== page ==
Fidelity Investments’ evolution to the front hybrid model began with a strategy that emphasized credible advice and investment solutions tailored to the individual investor’s situation. This meant picking the customer segments to nurture and creating dedicated groups to serve each of these segments with personalized guidance and service levels appropriate to the profit potential of the segment members. The product groups continued to develop and manage a broadened array of funds and financial services that could be readily bundled and sold by the front-end customer unit.
From an IT perspective, this kind of structural alignment is very difficult. Inadequate systems are a major source of delay. How can an organization be aligned to its markets if customer data is dispersed, segment profitability can’t be estimated and customer defections aren’t visible? Indeed, Fidelity Investments managers estimate that it took more than three years to accomplish 60 percent of their reorganization goals—mainly because of systems constraints.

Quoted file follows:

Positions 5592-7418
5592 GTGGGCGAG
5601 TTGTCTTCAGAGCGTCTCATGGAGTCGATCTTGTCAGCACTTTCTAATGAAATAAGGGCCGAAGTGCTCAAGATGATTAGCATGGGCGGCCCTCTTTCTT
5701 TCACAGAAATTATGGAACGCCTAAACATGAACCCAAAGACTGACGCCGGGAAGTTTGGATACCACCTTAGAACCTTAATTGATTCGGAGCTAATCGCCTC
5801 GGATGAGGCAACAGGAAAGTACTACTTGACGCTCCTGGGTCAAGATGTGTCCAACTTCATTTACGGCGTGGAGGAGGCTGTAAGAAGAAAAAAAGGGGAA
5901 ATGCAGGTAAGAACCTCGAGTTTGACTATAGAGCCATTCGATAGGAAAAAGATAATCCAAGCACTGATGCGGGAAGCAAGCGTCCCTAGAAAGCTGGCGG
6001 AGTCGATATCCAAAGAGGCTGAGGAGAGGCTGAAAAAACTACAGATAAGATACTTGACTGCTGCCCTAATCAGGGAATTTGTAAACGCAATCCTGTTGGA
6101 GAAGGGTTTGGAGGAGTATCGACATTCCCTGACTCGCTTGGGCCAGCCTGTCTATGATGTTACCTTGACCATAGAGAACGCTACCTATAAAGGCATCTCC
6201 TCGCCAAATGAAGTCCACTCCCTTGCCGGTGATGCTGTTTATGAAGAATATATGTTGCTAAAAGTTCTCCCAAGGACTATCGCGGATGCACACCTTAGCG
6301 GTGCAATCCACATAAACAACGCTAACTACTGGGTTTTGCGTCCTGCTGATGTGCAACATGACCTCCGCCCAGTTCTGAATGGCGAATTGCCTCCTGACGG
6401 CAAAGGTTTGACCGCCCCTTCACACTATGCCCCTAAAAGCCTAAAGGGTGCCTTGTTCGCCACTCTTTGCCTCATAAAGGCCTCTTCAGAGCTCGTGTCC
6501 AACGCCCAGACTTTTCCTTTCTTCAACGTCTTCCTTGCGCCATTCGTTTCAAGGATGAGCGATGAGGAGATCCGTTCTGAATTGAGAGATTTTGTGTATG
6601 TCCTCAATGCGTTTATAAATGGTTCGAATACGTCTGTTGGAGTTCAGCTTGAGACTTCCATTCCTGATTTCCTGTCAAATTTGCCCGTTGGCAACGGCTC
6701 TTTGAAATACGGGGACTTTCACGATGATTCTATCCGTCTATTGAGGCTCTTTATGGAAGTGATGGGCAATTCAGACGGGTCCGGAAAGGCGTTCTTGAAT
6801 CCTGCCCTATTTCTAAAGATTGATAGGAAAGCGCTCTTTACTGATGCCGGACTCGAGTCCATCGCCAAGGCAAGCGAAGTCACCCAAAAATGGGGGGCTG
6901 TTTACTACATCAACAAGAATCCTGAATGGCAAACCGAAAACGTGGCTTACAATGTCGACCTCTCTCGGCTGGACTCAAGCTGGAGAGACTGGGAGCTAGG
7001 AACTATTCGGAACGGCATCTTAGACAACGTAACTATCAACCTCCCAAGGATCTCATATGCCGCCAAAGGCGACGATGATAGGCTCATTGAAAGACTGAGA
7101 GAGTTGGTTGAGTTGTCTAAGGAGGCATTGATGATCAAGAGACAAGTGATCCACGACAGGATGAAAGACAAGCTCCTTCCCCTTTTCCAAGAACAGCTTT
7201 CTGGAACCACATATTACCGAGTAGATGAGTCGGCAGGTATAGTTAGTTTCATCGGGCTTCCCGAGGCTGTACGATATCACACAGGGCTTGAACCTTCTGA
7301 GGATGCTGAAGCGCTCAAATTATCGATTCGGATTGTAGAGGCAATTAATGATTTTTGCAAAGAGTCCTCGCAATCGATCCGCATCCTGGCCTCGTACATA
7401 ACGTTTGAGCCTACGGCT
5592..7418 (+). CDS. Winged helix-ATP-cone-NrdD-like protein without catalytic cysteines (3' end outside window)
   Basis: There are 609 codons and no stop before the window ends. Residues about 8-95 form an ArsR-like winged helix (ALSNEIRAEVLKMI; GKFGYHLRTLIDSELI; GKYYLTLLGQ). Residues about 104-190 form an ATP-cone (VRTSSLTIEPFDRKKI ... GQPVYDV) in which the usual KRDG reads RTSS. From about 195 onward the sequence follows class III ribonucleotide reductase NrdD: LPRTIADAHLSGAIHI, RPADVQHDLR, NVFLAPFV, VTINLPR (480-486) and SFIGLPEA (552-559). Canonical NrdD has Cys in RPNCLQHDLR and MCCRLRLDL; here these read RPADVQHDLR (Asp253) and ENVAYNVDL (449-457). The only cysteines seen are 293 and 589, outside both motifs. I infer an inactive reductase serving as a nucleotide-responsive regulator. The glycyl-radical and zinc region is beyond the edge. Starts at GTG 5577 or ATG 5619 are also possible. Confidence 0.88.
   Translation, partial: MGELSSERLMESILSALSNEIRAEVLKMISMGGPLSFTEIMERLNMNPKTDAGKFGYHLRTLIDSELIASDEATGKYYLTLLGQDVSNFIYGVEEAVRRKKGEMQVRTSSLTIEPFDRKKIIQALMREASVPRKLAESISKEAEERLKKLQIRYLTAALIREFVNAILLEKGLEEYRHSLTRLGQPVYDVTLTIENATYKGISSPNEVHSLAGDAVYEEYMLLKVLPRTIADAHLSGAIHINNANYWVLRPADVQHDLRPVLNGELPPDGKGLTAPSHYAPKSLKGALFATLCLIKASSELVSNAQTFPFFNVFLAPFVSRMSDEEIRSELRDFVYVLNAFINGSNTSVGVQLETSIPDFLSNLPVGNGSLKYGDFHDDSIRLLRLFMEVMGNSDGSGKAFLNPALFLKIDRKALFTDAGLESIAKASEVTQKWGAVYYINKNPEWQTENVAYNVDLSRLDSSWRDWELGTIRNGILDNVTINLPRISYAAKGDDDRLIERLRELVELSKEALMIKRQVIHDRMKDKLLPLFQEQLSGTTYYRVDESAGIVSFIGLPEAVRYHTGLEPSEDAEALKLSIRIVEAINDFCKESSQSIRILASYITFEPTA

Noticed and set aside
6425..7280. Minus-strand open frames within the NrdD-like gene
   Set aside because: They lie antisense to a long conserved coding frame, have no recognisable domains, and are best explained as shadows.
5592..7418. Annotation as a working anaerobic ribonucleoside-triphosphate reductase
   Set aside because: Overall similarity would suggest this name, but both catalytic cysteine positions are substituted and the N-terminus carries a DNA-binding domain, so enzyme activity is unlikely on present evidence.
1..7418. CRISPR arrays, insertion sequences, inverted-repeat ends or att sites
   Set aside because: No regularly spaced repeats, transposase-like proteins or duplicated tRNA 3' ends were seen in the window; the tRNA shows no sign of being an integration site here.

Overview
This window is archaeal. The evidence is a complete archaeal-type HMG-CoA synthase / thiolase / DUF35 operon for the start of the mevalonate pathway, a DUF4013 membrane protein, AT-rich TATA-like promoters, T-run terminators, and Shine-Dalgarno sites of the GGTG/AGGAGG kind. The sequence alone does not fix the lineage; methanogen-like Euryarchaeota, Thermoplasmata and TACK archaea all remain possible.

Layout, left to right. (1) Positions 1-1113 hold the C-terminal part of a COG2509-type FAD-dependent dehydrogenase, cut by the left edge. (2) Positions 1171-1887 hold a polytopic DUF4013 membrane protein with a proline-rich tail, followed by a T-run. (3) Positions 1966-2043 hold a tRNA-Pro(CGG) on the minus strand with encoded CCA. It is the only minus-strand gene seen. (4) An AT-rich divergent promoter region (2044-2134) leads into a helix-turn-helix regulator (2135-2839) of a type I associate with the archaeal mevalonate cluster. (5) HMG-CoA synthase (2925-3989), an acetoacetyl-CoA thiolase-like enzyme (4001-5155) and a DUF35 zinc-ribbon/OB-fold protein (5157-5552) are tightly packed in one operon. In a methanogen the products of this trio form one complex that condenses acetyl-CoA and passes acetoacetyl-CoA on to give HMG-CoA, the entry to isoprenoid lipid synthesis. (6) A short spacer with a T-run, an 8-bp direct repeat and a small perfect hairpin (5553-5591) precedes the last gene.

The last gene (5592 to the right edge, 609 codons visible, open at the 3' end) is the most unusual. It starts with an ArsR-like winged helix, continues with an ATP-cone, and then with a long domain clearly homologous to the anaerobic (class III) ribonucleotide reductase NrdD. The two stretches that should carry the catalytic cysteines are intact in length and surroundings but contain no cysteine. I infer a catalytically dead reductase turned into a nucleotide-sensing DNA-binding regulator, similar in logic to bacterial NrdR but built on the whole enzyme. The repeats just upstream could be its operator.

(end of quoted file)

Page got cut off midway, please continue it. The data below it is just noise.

First Steps to a Customer Embrace
A necessary early step on the path to customer alignment is unified customer information that is filtered through linked databases. When individual product and geographic groups have their own information systems, including ordering and fulfillment, the firm is unable to coordinate its offering. The consolidation of information at the point of customer contact also makes it easier to separate the front-end customer solution units (at stage four) from the back-end product infrastructure.